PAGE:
Divide and Conquer or Divide and Decline?

We have a place, an everyday stake in American culture. Being immersed, we fail to notice what forces feed our culture and how those forces are directed. It just is. That culture is the sum total of ways of living and thinking built up by groups controlling its transmission over time and over generations.

Who has that control and what are they doing with it?

We know the results, the division we feel, the inequality we experience. We see it in our society, in our government. Nothing gets done. Our country seems like a ship that we don’t control. In truth, the chasm we feel and see is purposefully created by what we best can call conservative forces. In all cultural facets of our society, it is like a thrust fault, on the one side the upper-crust (the top 1%) pushing under the majority of us on the other side.

Perhaps, what best characterizes this gulf is the continuing Republican effort to separate us into makers and takers. The current task of Republicans is to try to make the financial collapse the fault of the working middle class people who took out mortgages they could not afford, conservative forces egregiously pushing ahead the narrative that the takers caused the crisis. For conservatives, maker versus taker is an underlying talking point, either in words or in effect.

But media helps too. Remember President Bush’s exhortation to Americans after he put two wars on our credit card, wars fought with some one percent of our population, “Go out to the shopping centers and consume.” I do paraphrase, but the administration’s operative encouraged Americans not to sacrifice for the wars, establishing consumption as patriotic. Even then the Bush administration promoted a sense of a Manichean struggle: Christian forces of good against evil. The media took the bait as well and led us into righteous consumption, with an attitude.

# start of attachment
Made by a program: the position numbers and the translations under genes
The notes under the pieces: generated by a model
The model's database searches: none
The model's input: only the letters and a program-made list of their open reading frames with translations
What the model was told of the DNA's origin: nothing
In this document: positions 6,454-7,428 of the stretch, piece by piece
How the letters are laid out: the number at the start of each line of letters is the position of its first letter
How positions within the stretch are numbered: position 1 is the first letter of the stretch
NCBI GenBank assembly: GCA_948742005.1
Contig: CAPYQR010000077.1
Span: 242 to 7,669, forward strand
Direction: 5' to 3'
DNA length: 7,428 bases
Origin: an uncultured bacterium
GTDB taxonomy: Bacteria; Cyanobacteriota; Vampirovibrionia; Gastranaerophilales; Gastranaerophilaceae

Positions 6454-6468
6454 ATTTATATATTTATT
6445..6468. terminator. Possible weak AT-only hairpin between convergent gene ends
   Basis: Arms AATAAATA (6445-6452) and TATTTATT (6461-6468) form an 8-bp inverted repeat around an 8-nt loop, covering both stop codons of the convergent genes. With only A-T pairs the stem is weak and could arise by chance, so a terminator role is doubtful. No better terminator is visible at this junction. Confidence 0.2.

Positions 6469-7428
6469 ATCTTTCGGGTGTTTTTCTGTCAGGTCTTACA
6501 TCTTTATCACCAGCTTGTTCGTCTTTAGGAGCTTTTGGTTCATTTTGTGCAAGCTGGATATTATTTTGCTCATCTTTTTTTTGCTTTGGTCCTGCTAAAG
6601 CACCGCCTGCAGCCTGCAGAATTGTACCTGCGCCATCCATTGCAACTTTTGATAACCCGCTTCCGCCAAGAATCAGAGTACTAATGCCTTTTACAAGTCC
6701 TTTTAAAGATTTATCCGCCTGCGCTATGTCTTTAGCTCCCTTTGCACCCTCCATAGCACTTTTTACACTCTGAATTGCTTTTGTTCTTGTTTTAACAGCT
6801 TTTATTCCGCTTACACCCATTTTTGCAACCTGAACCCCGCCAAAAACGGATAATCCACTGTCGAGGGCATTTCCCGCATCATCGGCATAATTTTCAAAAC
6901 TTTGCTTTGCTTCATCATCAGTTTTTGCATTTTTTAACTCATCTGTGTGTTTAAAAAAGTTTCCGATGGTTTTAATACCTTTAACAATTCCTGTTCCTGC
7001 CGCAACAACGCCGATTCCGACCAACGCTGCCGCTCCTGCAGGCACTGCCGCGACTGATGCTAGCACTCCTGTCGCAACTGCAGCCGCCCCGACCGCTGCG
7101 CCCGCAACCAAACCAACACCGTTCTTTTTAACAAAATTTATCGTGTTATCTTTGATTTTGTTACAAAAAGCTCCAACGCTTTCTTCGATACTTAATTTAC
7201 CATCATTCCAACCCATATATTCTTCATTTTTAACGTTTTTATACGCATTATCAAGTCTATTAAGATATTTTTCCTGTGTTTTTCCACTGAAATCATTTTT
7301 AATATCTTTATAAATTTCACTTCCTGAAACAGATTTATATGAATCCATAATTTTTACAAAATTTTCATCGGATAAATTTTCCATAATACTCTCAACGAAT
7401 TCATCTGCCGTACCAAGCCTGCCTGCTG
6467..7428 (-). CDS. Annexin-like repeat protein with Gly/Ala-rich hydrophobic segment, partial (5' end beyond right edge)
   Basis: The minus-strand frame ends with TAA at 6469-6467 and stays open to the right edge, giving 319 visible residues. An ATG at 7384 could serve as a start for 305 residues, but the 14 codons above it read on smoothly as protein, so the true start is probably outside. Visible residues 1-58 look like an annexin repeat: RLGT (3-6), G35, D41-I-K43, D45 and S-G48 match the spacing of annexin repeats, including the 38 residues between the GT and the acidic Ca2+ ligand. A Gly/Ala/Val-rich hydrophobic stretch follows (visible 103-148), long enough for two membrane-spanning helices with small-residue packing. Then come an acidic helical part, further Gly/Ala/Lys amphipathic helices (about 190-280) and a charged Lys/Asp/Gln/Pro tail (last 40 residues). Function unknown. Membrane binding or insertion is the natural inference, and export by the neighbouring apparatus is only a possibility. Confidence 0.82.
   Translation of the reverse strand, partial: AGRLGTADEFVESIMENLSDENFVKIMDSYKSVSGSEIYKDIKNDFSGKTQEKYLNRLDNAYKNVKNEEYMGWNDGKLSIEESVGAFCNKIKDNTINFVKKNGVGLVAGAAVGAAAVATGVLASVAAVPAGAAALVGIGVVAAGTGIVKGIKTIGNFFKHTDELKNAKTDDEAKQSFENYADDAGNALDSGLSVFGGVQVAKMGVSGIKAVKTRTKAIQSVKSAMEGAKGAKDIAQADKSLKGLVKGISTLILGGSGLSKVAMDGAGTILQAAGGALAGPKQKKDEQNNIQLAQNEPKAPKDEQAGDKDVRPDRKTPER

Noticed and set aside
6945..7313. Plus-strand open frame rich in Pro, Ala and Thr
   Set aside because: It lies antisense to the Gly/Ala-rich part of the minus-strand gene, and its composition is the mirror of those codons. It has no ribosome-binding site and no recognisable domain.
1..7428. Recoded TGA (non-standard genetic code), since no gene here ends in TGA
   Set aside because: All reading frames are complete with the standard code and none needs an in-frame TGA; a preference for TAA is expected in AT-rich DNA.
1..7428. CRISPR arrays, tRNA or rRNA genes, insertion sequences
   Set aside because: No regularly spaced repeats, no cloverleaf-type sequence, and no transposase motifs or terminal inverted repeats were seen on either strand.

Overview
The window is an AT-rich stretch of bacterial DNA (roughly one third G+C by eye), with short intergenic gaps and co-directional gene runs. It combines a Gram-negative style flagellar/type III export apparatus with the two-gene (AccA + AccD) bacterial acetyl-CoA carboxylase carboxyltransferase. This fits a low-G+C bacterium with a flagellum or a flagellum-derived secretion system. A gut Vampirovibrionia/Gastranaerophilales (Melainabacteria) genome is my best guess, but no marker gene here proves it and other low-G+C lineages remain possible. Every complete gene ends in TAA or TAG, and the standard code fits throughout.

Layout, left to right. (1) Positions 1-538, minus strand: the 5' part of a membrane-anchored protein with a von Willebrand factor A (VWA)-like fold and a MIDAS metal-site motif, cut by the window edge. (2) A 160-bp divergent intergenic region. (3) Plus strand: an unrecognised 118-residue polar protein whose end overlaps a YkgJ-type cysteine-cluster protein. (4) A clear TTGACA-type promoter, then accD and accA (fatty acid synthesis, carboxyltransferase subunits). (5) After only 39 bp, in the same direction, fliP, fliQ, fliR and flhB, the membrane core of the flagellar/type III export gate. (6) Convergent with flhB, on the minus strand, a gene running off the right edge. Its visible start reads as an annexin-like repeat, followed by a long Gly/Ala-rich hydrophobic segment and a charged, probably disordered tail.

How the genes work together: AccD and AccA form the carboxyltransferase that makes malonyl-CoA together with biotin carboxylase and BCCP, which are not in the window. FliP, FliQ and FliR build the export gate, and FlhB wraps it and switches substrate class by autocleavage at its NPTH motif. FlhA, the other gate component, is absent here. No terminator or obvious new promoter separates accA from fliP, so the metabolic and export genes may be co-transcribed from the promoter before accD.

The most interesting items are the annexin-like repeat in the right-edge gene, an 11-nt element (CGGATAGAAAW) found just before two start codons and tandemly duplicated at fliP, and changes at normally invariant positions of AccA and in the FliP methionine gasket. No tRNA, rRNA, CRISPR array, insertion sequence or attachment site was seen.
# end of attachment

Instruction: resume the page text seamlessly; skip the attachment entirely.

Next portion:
That media attitude is pro-business, accentuating an imagined corporate expertise and a Pavlovian consumer model. Leave science and technology to corporate makers in offering shiny, new products. We want – we need technology’s latest.

Apple, for example, has played a great new-release game. Media, as a witness, a champion, supports the dazzle of each Apple release.

The unveiling of the iPhone 6 and a bonus, the iWatch, gave focus to Apple CEO Tim Cook, representing the image of all top executives. In effect, it was CEO hype. A techno slight of hand centered on the magician, who, based on the media attention, alone acted to marshal the miracle products. The “Oohs and Aws!” were directed toward Tim, the presenter. All that focus, all that adulation toward one man.

In his masterful wake are the minions.

Vastly forgotten is the genius in the lab, the techs pushing beyond the cusp of tech currency, beyond miniaturization. There’s little thought of the near sequestration of some 300,000 Chinese Foxconn workers, some clocking in 100 hours a week to help produce the marvel.

They do not share the stage with Tim Cook. They are consumed by life, the fodder of techno-fads. It’s all reminiscent of a current culture of the elite, political leaders leaving their own memorials, CEOs, obscene, bloated estates. In future years, archeologists will find those memorials –glossy libraries of presidents past and palatial estates of plutocrats. The rest of us will leave either castaway techno toys or cast-off dreams.